Assuming normal distribution to determine anomalies when the actual distribution is multimodal (left) or uniform (right) misses the outlier (red) in both cases.
Applying robust statistics instead, like median and Median Absolute Deviation (MAD), doesn’t help either: the outlier in uniform distribution is still missed by a wide margin, and while the one in the multimodal distribution is detected now, it’s at the cost of completely dismissing the leftmost cluster and treating all observations there as outliers.
To automate anomaly detection, we need an algorithm that can deal with any data distribution and that requires minimal operator intervention to onboard new data sources. Securonix patented approach to anomaly detection does just that. It creates a continuous profile by approximating each point in the data associated with the behavioral indicator of interest using Gaussian kernel density estimation (KDE) with variable bandwidth. This approach ensures that the profile works well for each and every data distribution by not relying on any assumptions about the underlying data generation process.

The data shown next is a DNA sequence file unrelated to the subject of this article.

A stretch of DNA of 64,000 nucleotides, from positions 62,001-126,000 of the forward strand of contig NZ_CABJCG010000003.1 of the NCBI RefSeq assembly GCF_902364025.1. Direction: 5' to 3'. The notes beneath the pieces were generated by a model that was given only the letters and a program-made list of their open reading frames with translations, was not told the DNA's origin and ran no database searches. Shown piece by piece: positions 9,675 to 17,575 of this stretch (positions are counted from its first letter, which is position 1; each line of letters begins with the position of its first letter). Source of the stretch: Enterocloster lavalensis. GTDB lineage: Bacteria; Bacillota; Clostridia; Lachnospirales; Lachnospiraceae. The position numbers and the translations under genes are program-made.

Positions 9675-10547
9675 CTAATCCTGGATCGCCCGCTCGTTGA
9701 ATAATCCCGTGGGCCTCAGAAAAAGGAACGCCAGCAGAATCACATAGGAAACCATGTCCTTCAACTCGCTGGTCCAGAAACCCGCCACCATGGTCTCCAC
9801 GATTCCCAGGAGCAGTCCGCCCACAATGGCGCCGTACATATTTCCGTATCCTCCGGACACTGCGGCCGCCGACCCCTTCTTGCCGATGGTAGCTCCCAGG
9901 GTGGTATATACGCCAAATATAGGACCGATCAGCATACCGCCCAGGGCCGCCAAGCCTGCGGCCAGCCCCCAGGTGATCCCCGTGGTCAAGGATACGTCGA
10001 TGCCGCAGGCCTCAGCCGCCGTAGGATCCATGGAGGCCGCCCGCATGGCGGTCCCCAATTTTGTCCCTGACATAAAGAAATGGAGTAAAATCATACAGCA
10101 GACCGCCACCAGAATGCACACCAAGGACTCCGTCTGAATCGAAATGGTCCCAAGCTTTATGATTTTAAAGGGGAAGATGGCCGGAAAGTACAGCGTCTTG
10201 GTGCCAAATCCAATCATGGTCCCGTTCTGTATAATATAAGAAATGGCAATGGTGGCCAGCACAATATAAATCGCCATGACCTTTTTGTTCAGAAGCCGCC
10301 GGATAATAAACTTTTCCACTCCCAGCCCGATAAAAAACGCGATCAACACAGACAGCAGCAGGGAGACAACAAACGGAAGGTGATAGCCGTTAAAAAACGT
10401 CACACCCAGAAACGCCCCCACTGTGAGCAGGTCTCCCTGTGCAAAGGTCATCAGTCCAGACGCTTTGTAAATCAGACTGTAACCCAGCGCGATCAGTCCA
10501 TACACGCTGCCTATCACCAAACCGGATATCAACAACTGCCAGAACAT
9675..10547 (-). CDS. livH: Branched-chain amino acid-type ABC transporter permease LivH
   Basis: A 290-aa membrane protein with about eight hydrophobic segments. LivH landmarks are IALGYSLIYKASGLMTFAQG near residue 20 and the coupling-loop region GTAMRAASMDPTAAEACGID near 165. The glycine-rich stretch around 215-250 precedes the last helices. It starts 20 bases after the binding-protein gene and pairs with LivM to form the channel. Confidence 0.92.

The dotted curves (red) are the normal kernel distributions for each count (blue). The line in green represents the behavioral profile, which is a sum of all the individual kernels for each of the measurements.
The anomaly is detected by examining the deviations from the normal behavioral profile. The anomaly probability is approximated by the Lorentz transformation of the profile, which gives the highest probability to the regions where there were no observations and the lowest to the regions with the highest number of observations:
Anomaly probability function (red) is approximated by the Lorentz transformation of the behavioral profile, ranging from 0 where the number of observations is high to 1 where it’s low.
As the observations are streaming in, the anomaly probability function determines the outliers, which deviate significantly from the normal behavioral profile and are likely to indicate a malicious activity. The observations that fit the profile are considered normal and used to update the behavioral profile in real time to reflect changes in the environment.